Remember, that ultimately, this is your house and your choice and don’t be ‘bullied’ into putting up more stuff than you want. Parents have chosen you because you are a childminder, and they chose a home, not a nursery.

photo wallet on back of door

If the space is used by everyone, then at the end of the day it’s nice to be able to wheel the toys away and lift down the photos on the back of door display

Type C Childminders: I have run out of wall space and love new ideas!

If you run out of wall space, try using the backs of doors for displays. I like to make seasonal displays and the backs of doors are great for giant trees where you can glue down all those Autumn leaves you collect.

our home display for childmindersThink about displays that include every child in your setting. If you can find a way to get everybody to contribute to the project then it is everybody’s display. For example, with the tree project, you can draw a tree outline, the older children can paint it or colour it in, and the little children can glue on the leaves. Try to make sure that parents SEE your best displays by putting them in places where parents will see all the wonderful things you do with the children. Displays make a great impression on visiting parents (as well as Ofsted inspectors).

talking display for childmindersOne type of display I especially enjoy making are ‘talking displays’. I combine photographs with examples of the children’s developing speech. This display from our trip to the zoo combines photographs with artwork and little quotes from the children about things they remembered from our outing.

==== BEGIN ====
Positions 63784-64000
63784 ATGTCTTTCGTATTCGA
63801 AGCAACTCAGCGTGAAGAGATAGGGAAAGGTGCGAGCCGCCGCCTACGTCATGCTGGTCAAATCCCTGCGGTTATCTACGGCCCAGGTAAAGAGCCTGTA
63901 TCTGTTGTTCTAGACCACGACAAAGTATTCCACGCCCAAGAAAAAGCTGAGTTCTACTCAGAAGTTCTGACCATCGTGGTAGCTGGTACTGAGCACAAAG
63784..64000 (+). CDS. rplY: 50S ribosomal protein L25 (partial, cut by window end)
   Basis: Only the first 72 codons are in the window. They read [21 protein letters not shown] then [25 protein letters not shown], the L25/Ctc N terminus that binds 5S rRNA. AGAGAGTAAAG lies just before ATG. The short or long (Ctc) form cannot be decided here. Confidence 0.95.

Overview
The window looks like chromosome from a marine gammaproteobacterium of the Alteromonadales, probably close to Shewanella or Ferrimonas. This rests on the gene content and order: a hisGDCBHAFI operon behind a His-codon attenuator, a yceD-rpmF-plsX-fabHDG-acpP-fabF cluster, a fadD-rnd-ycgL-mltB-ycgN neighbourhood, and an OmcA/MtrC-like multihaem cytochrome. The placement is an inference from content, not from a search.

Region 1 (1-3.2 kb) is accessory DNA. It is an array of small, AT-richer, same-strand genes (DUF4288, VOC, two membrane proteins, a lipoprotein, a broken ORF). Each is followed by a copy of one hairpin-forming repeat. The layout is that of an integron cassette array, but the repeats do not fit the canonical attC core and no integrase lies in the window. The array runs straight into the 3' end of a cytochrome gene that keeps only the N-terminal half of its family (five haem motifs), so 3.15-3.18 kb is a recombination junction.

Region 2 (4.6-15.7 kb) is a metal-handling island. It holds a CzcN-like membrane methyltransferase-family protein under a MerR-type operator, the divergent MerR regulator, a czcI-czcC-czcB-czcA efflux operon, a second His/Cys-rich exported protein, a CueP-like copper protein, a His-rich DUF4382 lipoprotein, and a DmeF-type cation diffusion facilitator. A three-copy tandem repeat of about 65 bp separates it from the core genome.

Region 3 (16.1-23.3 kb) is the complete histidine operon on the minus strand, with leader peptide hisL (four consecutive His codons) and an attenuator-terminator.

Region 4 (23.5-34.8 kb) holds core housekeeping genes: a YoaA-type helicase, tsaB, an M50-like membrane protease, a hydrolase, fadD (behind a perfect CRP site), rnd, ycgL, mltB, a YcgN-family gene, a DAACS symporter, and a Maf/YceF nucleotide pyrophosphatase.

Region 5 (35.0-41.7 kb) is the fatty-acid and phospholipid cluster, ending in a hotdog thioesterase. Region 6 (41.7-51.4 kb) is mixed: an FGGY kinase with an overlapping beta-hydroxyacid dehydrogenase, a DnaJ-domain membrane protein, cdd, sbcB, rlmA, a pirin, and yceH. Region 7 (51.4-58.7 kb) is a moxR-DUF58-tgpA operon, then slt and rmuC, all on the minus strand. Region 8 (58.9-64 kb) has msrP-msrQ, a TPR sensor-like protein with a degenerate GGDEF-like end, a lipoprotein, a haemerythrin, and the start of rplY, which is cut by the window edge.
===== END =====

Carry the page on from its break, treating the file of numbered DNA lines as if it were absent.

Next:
I think a laminator is a great investment for a childminder who likes making displays. You will feel more satisfied with the finished results if you laminate stuff you are intending to keep up for a while.

 

Thoughts before your inspection

Whatever type of childminder you are, before your inspection, really think about your childminding space both from a child’s point of view and from the inspector’s point of view. Is it tidy? Is it clean and safe? Will the children learn things here? Can the children reach the toys? Are the toy boxes labelled so they can find them?  Is the children’s art work on display?  Does the setting feel welcoming? Are there plenty of photographs up celebrating achievements and the sorts of activities you do?  If not, then you may want to invest a few new posters and resources that will give that ‘outstanding’ impression to the Ofsted inspector.

welcome poster in many languages

Do you want some printable posters for your childminding setting?